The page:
J Clin Oncol 31, 2013 (suppl; abstr 8517)
Antonio Palumbo, Sara Bringhen, Vincent Rajkumar, Giulia Lupparelli, Saad Zafar Usmani, Anders Waage, Alessandra Larocca, Bronno van der Holt, Pellegrino Musto, Andrea Evangelista, Sonja Zweegman, Meletios A. Dimopoulos, Roman Hajek, Michele Cavo, Sagar Lonial, Giovannino Ciccone, Mario Boccadoro, Bart Barlogie, Pieter Sonneveld, Philip L. McCarthy; Division of Hematology, University of Turin, Turin, Italy; Myeloma Unit, Division of Hematology, University of Torino, Torino, Italy; Mayo Clinic, Rochester, MN; Myeloma Institute for Research and Therapy, Little Rock, AR; St. Olav's Hospital/NTNU, Trondheim, Norway; Erasmus MC, Rotterdam, Netherlands; Department of Onco-Hematology, IRCCS-CROB, Referral Cancer Center of Basilicata, Rionero in Vulture, Italy; Cancer Epidemiology Unit, CeRMS and CPO Piemonte, Città della Salute e della Scienza, University of Torino, Torino, Italy; VU University Medical Center, Amsterdam, Netherlands; Department of Clinical Therapeutics, University of Athens School of Medicine, Athens, Greece; School of Medicine, University of Ostrava; Institute of clinical haematology, University Hospital Ostrava, Ostrava, Czech Republic; Bologna University School of Medicine, Seràgnoli Institute of Hematology, Bologna, Italy; Emory University School of Medicine, Atlanta, GA; Roswell Park Cancer Institute, Buffalo, NY
Background: An increased risk of SPM in MM pts treated with len has been reported. We performed an IPD metanalysis to estimate the incidence of SPM according to len exposure.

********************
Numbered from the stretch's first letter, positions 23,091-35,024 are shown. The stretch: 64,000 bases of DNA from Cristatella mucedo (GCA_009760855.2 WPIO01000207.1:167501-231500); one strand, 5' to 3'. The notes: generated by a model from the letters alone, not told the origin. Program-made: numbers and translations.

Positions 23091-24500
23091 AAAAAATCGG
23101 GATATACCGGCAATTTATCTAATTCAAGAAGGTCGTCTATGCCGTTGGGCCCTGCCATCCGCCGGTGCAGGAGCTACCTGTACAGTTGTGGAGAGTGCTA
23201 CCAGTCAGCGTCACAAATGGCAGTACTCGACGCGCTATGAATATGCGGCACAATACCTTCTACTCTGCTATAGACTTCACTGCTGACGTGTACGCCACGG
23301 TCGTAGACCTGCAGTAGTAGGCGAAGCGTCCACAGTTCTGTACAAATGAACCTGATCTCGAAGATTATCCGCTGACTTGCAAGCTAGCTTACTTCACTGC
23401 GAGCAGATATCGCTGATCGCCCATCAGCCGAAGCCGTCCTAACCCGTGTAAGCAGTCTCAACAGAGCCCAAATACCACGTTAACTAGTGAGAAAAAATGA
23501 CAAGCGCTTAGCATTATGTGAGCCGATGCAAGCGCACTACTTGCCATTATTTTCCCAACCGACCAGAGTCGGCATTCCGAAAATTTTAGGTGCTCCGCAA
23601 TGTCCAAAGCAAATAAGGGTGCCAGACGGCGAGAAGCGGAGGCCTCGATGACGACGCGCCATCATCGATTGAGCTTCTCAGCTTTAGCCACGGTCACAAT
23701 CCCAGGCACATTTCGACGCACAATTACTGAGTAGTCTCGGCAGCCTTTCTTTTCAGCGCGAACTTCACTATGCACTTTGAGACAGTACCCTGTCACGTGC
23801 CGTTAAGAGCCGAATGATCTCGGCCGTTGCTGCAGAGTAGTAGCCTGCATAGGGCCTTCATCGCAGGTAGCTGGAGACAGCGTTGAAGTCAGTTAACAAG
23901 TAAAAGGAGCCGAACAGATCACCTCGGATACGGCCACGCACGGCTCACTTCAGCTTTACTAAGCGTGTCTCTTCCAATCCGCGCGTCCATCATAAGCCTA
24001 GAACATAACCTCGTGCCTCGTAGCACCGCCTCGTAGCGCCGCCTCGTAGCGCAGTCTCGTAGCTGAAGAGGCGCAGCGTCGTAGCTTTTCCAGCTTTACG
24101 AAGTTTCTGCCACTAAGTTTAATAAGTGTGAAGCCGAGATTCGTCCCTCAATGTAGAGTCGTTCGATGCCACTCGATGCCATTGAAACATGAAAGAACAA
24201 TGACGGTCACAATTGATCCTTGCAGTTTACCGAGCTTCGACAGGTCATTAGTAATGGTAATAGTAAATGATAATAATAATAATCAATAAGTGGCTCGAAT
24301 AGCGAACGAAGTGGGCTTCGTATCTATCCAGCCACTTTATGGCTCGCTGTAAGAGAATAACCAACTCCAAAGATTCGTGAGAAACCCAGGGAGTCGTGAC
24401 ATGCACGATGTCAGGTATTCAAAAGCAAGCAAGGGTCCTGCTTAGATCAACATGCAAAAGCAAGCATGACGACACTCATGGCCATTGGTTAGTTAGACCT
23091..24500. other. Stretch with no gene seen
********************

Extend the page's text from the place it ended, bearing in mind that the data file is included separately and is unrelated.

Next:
Methods: Randomized studies of MM, from PubMed and ASCO/IMW/ASH (after 2000), that met the following criteria, were included: randomization to treatment with len (len-trials); randomization to treatment including new drug but not len (no-len-trials); available SPM data. Primary aim was to estimate cumulative incidence of SPMs by len exposure, corrected for death (competing event).
Results: Data from 6,383 pts (3,218 from 8 len-trials, 3,165 from 10 no-len-trials) were analyzed. Median age was 69 years. During follow-up (median=30 mos) 420 (6.6%) SPMs were reported: 188 (2.9%) hematologic and 232 (3.6%) solid cancers. Solid tumors occurred with similar incidence in all groups. Incidence of hematologic SPM was significantly higher in patients receiving len (3.2 vs 1.1, p=0.04), but risk is limited to patients treated with melphalan+len (4.1, 95%CI: 2.4-5.8) with no excess in other combinations (len without melphalan: 1.2, 0.0-2.6; melphalan without len: 1.1, 0.0-2.7) (p=0.003). The cumulative incidence of death for any cause was much higher than the risk of SPM.
Conclusions: The risk of hematologic SPMs was higher in pts receiving melphalan+len. The benefit/risk profile of len treatment remains positive. Cumulative incidence (%) of SPMs and death (95%CI).